November 13, 2021   Read time 3 min
The multitalented American experimental physicist Luis W. Alvarez parlayed the concept of the liquid-hydrogen bubble chamber into an enormously powerful research instrument of modern high-energy nuclear physics.

His bubble chamber work led to the discovery of many new species of short-lived, subnuclear particles and the emergence of the quark model. Luis Walter Alvarez was born on June 13, 1911, in San Francisco, California. His father, Walter C. Alvarez, was a prominent physician. In 1925, his family moved to Rochester, Minnesota, so that his father could join the staff at the Mayo Clinic. During his high school years, Alvarez used the summers to develop his experimental skills by working as an apprentice in the Mayo Clinic’s instrument shop. He enrolled in the University of Chicago as a chemistry student, but quickly embraced physics, especially experimental physics, with an enthusiasm and passion that remained lifelong characteristics. In rapid succession, he earned his bachelor’s degree (1932), master’s degree (1934), and Ph.D. (1936) in physics.

After obtaining his doctorate, Alvarez began his long professional association with the University of California in Berkeley. Only World War II disrupted this relationship. From 1940 to 1943, Alvarez conducted special wartime radar research at the Radiation Laboratory of the Massachusetts Institute of Technology. He then joined the atomic bomb team at Los Alamos Laboratory, working in New Mexico from 1944 to 1945. During the Manhattan Project, Alvarez played a key role in the development of the first plutonium implosion weapon. He had the challenging task of developing a reliable, high-speed method of detonating the chemical high explosive used to symmetrically squeeze the bomb’s plutonium core into a supercritical mass. During the world’s first atomic bomb test (Trinity) on July 16, 1945, near Alamogordo, New Mexico, Alvarez flew overhead as a scientific observer. He was the only witness of the explosion to precisely sketch the first atomic debris cloud as part of his report. He also served as a scientific observer on board one of the escort aircraft that accompanied the Enola Gay, the B-29 bomber that dropped the first atomic weapon on Hiroshima, Japan, on August 6, 1945.

After World War II, Alvarez returned to the University of California in Berkeley, where he served as a professor of physics from 1945 until his retirement in 1978. His brilliant career as an experimental physicist involved many interesting discoveries. Of most importance here is the fact that Alvarez helped start the great elementary particle stampede (the “nuclear particle zoo”) that began in the early 1960s by developing the concept of the liquid-hydrogen bubble chamber into a large, enormously powerful research instrument of modern high-energy physics. His innovative work allowed teams of researchers at Berkeley and elsewhere to detect and identify many new species of very short lived, subnuclear particles. This opened the way to the development of the quark model in modern nuclear physics.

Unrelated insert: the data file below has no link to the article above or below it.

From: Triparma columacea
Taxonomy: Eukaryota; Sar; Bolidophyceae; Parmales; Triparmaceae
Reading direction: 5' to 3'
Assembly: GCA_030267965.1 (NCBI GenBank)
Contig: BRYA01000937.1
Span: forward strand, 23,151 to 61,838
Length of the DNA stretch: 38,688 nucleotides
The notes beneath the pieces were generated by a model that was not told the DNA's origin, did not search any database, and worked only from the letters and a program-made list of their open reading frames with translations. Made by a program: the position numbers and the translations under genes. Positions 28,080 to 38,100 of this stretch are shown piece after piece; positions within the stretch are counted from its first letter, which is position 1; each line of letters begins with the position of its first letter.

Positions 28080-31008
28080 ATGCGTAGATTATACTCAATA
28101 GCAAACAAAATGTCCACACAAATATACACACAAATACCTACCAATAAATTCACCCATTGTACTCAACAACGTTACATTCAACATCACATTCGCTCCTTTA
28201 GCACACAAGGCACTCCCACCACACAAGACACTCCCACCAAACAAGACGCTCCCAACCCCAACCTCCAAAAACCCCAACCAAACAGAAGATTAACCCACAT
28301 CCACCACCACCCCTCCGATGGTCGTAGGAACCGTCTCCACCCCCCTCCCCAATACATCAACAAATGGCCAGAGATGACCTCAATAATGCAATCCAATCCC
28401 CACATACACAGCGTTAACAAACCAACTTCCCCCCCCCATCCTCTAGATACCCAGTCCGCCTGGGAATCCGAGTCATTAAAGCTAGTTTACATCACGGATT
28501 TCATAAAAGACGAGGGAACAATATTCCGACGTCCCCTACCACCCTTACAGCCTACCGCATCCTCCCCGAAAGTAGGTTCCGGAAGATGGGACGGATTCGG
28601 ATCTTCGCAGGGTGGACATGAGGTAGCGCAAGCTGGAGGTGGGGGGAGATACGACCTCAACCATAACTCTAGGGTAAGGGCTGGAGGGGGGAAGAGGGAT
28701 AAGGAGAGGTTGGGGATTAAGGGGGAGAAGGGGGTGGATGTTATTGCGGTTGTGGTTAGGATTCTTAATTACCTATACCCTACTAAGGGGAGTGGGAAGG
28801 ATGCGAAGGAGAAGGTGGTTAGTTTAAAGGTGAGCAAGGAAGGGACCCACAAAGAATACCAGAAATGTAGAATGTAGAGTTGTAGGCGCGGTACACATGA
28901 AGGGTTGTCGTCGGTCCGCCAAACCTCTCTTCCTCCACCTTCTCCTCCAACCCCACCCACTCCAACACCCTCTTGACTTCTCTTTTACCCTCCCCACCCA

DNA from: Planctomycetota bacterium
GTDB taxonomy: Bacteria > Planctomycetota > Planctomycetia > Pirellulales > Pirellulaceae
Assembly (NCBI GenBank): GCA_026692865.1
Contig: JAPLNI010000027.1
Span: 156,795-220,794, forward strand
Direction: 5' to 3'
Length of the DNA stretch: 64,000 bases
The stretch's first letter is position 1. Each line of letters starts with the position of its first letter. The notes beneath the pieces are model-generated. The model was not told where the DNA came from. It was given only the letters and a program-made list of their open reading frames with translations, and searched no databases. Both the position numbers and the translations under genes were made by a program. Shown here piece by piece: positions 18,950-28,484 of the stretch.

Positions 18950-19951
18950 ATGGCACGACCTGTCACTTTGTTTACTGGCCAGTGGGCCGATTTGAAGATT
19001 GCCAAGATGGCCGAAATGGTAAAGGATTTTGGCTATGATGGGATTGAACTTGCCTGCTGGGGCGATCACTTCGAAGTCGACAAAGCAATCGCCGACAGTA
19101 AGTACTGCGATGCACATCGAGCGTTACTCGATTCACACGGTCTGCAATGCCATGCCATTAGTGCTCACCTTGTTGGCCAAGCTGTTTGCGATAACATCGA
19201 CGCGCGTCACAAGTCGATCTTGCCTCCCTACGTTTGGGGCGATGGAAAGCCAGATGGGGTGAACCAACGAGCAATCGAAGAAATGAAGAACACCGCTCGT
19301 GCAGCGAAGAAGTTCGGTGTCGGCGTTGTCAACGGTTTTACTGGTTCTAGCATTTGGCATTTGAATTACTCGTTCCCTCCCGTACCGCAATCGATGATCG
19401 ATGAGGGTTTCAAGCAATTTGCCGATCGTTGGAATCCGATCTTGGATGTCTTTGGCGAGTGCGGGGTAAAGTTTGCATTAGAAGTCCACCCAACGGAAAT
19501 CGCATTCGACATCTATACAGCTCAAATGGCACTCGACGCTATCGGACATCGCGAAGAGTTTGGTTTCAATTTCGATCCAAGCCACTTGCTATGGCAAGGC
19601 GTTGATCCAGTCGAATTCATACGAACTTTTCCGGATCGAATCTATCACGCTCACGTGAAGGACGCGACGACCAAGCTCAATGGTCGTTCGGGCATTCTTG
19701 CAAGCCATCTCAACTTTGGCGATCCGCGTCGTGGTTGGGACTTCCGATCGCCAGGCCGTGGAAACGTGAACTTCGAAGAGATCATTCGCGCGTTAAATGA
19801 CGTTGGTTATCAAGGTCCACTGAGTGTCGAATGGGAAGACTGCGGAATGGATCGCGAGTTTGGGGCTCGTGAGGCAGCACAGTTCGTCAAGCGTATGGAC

When an elementary particle passes through the chamber’s liquid hydrogen (kept at a temperature of −250 degrees Celsius), the cryogenic fluid is warmed to the boiling point along the track that the particle leaves. Alvarez’s device photographs and carefully computer analyzes this tiny telltale trail of bubbles. Nuclear physicists then examine these data to extract new information about whichever member of the nuclear particle zoo they have just captured. Alvarez’s large liquid-hydrogen bubble chamber came into operation in March 1959 and almost immediately led to the discovery of many interesting new elementary particles. This brilliant experimental work earned him the Nobel Prize in physics in 1968.

Just before his retirement from the University of California, Alvarez collaborated with his son, Walter (a geologist), in 1980 and proposed an extraterrestrial catastrophe theory—the “Alvarez hypothesis.” This popular hypothesis suggests that a large asteroid struck Earth some 65 million years ago, causing the mass extinction of life, including that of the dinosaurs. About a year before his death, he published a colorful account of his life in the autobiography Alvarez: Adventures of a Physicist (1987). In addition to his 1968 Nobel Prize for physics, he received numerous other awards, including the Collier Trophy in Aviation (1946) and the National Medal of Science, which was personally presented to him in 1964 by President Lyndon Johnson. Alvarez died on August 31, 1988, in Berkeley, California

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